As an important component of culture, community, and memory, food is often considered a tie that connects immigrants to their homelands. Food centers in family and community gatherings, during holidays, and inter-generational teachings. People who are unable to participate in traditional meals or meal preparation find themselves disconnected from the family or friends, which becomes a tragic reality for vegans when cultural-traditional dishes heavily feature meat, diary, and other animal products. We have seen many cases of first and second-generation individuals are unable to participate in family dinners because of their ethical beliefs and practices, and have heard many stories of how this distances them from their family and culture.
Later generations of immigrants are already at risk in experiencing distancing from their cultural traditions. This is the result of being more closely intertwined with their new country's education system, media, language, and culture. It should not be the case that vegans should experience an additional barrier in maintaining their culture.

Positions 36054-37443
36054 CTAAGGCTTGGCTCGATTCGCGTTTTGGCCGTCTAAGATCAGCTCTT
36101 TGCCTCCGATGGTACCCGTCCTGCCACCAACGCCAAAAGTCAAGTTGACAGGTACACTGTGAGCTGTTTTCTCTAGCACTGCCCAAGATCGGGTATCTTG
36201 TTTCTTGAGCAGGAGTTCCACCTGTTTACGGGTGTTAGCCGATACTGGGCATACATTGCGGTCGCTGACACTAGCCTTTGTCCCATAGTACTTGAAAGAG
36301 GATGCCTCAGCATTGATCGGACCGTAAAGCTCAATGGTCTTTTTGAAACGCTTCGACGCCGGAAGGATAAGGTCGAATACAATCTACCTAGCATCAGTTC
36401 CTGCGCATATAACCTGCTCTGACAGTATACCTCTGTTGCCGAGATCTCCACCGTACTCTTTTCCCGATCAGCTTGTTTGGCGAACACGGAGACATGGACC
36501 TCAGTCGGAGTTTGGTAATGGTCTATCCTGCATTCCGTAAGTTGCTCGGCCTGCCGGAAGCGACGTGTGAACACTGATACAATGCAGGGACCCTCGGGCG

In response to this problem, we are currently developing a vegan cookbook that re-creates Persian dishes with all-vegan ingredients. Persian food spans many countries (Afghanistan, Iran, Pakistan, Tajikistan, and Uzbekistan), yet is defined by its heavy use of meat and incorporation of honey. Using regional (chickpeas, lentils) and 'international (tempeh, 'seitan) meat substitutes and adjust
We seek to conduct as much of our project digitally as possible for two reasons, First, we want to minimize resource and paper waste. Second, we want our project to be truly borderless and accessible to all practicing and aspiring vegans, regardless of socioeconomic status and location. Our end product will be a fully open-source ebook. While initial promotion will be concentrated around Seattle (given large Persian community), we want the project to be accessible to everyone.
Funded by Vegan (March 2019)